It is very easy to carry around but it is not the easiest book to read with the naked eye - it's the world's smallest edition of the complete works of Robert Burns.
Engineers from the University of Glasgow produced it to highlight their world-leading nanotechnology expertise.
Almost invisible to the naked eye, the complete work is so small that 10 of them could fit onto 1 square mm, about the size of a pin head.
Using electron beam lithography to write letters of only 25 nm linewidth (equivalent to fonts of 0.001 point size or 1/36,000th the diameter of a human hair), Dr Stephen Thoms from the University's School of Engineering wrote and then etched the complete works of Robert Burns onto a 5 mm square silicon chip.
"We decided that writing the complete works of Robert Burns onto a silicon chip was a simple way to show just how accurate our technology is. The process to manufacture the card only took 5 minutes.
Although the complete works of Robert Burns example is a simple demonstration, the underlying technology has some very important real world applications.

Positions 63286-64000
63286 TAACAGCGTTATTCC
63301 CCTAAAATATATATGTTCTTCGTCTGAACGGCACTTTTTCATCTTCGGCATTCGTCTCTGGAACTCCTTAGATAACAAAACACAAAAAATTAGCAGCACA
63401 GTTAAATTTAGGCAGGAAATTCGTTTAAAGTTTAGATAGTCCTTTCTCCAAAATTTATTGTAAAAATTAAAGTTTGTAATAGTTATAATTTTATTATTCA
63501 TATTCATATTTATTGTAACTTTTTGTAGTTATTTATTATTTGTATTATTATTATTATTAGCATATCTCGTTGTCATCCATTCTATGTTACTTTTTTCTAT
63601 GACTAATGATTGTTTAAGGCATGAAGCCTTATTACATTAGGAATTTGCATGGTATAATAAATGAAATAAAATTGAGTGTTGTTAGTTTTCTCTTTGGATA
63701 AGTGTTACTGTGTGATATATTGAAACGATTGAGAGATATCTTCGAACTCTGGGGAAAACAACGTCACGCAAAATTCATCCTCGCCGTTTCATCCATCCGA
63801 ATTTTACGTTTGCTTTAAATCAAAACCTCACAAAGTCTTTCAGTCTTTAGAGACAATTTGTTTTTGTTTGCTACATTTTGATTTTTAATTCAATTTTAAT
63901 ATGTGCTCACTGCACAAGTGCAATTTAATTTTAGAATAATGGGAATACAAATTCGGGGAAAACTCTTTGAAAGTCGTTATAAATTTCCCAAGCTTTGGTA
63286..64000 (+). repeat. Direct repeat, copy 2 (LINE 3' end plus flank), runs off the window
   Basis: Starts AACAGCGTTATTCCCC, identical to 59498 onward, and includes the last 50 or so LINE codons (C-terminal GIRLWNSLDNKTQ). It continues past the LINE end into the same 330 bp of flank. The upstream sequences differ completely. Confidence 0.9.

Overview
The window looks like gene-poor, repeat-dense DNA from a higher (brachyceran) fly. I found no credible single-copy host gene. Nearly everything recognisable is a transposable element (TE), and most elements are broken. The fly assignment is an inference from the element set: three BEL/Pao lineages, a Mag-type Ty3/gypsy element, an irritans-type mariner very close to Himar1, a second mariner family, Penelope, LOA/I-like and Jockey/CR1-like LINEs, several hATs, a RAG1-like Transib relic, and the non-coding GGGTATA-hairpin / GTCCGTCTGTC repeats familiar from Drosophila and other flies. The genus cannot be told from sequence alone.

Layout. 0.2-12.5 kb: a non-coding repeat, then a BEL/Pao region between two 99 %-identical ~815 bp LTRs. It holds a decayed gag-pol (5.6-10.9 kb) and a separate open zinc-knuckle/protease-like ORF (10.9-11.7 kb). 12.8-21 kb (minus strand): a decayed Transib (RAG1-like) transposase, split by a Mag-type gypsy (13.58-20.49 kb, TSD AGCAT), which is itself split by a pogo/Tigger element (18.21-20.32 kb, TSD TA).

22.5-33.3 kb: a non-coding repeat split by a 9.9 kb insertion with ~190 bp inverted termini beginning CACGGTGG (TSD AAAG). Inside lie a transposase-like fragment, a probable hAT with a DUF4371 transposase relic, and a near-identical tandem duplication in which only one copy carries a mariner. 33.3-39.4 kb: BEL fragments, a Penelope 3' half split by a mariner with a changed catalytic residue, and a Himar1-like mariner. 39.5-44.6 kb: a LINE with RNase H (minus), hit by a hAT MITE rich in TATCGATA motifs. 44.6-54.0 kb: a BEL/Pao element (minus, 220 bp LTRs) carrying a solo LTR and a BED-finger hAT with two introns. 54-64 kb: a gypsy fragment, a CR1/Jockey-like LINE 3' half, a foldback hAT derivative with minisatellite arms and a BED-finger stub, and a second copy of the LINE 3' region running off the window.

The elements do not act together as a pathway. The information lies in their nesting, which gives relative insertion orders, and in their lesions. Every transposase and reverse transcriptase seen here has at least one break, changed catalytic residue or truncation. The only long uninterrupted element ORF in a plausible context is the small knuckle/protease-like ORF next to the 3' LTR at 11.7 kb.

The electronics industry is taking advantage of micro and nano-fabrication technology by using it in bio-technology, sensing, photonic and many other technologies that are core to applications such as healthcare, communications and defence. These applications and the research and development the James Watt Nanofabrication Centre undertakes with many U.K. companies to develop new innovative products as well as cheap methods of manufacture are critical in the future for the U.K. economy in a number of advanced technology markets.
Researchers at Glasgow produced the first edition of the smallest Complete Works of Robert Burns a number of years ago but in August 2011, Professor Anne Glower, the Chief Scientific Advisory to the Scottish Government is presenting the potential benefits of nanotechnology to the Scottish Parliament in a series of talks. Prof Glover will be handing out nanofabricated copies of the smallest Edition of the Complete Works of Robert Burns to the MSPs after her talks, all of which were fabricated in the James Watt Nanofabrication Centre in Glasgow.
A guide to nanotechnology for non-experts can be found here with a number of the slides being used by Professor Glover. Further details of the research at Glasgow as well as many examples of the technologies being researched can be found at http://www.jwnc.gla.ac.uk/